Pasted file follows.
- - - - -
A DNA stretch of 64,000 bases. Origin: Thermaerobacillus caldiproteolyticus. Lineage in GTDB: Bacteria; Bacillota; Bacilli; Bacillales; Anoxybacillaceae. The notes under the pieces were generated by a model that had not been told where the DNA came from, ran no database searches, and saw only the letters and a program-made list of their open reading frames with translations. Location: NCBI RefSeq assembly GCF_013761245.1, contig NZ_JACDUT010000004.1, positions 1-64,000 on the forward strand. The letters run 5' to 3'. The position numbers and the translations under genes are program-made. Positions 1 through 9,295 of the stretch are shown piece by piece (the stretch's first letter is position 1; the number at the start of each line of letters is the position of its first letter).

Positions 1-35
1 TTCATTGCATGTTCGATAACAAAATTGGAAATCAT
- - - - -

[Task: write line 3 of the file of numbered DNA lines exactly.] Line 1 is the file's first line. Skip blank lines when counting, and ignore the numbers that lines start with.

1 TTCATTGCATGTTCGATAACAAAATTGGAAATCAT